How did yoga asanas originate?

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Are there really 8,400,000 asanas? That’s 8 million and then some!  For those that do not know what an “asana” is, it’s simply a yoga posture. shutterstock_527148466.jpg

(Pronounced as aaa-sun in North India, and aaa-sun-aa in South India.)

Shiva, the God with the trident, the destroyer, the three-eyed one is said to have gifted us with this sacred knowledge! He prescribed 32 from that list as most useful to humans. All the rest are said to be variations from the master list of 32.

The Legend


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This is how yoga asanas are told to have come into being: Once upon a time, long time ago Lord Shiva, sitting on the banks of Ganga, was telling his wife Goddess Parvati about the methods of yoga he had just discovered. He kept on talking, long after his wife had fallen asleep.

Little did Lord Shiva realize, a fish in the river was listening attentively, while his wife had nodded off.  Matsya (literally translated into “the fish”) kept on listening to Lord Shiva’s teachings for days on end.  Once he found out, Shiva was impressed with Matsya and decided to name him Matsyendranath or “Lord of the Fishes”.  He instructed him to go on and teach others about Yoga.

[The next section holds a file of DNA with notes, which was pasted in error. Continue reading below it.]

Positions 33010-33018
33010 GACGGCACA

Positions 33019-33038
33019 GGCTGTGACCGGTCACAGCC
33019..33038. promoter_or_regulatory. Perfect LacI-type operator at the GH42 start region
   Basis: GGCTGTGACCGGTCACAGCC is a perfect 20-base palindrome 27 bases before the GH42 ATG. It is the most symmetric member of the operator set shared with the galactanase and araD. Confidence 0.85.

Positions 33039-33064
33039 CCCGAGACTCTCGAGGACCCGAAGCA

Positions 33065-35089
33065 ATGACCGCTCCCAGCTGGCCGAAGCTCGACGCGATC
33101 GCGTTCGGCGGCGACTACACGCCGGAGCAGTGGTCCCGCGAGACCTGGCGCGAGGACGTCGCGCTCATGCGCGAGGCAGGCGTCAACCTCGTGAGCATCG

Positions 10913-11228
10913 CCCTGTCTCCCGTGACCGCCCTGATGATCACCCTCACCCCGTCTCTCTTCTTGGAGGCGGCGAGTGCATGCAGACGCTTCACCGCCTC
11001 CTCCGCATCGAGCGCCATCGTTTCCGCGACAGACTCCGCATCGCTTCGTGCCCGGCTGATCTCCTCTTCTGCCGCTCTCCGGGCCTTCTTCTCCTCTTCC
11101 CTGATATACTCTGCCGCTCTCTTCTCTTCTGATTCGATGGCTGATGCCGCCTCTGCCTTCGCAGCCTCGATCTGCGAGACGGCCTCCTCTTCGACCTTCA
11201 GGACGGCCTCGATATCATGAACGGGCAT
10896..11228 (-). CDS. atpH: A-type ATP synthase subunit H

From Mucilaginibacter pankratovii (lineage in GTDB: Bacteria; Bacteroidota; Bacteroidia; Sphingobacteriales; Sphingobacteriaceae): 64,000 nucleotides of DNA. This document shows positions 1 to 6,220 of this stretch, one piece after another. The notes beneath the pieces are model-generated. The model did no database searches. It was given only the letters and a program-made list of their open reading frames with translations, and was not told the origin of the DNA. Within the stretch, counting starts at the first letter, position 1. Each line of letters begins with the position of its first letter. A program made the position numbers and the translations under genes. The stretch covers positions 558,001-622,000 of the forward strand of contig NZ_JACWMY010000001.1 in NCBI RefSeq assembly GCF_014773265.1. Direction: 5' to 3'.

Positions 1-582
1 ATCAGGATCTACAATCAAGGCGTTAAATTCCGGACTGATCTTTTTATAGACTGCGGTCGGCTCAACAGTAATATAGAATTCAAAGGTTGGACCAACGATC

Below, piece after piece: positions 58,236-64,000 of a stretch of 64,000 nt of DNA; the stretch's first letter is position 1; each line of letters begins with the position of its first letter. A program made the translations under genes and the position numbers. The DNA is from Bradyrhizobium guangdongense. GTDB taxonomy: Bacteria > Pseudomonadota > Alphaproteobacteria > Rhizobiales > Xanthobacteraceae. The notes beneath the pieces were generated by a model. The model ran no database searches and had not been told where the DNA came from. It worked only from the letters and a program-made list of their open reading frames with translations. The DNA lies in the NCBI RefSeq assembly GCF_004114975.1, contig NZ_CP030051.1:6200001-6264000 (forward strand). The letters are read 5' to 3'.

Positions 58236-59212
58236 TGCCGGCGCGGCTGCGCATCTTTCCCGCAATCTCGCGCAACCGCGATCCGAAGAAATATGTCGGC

Hindu scriptures tend to hide scientific symbolism within them.  The first life that began on earth was in the oceans, starting with a fish.  Vishnu’s first avatar was also a fish. While a fish holding the headstand might seem implausible, or even funny, the idea here is to state just how long ago yoga asanas were created.

Probably closer to the truth


Sample Image 84.jpgIt turns out that Yoga was not always about “finding oneself”, or getting better, feeling better or being better.

Comparable to Buddhist teachings, early yogis believed that embodied life was full of suffering and the goal was to escape it. The Maitrayaniya Upanishad from third century BCE reveals: Trapped in this foul bundle of bone, skin, muscle, flesh, semen, blood, mucus, tears, feces, urine, bile, and phlegm—the body is the source of all suffering and anguish.

The body was thus something to be shunned, and not upheld as an object to vitalize. Doing this would stop the wheel of rebirth and future physical incarnations.

Slowly through the centuries, that thought evolved, and the ancient yogis realized that the way to enlightenment (i.e. essentially stopping the wheel of rebirth and future incarnations) was more plausible by embracing the body, and not by shunning it. The body suddenly became an important tool, and not an impediment. Mastering the body through asanas, pranayama and meditation (Dhyana) became the focus. Instead of regarding the body as a flailing object doomed to sickness and death, they viewed it as a dwelling place of the Divine and as a means to the end.


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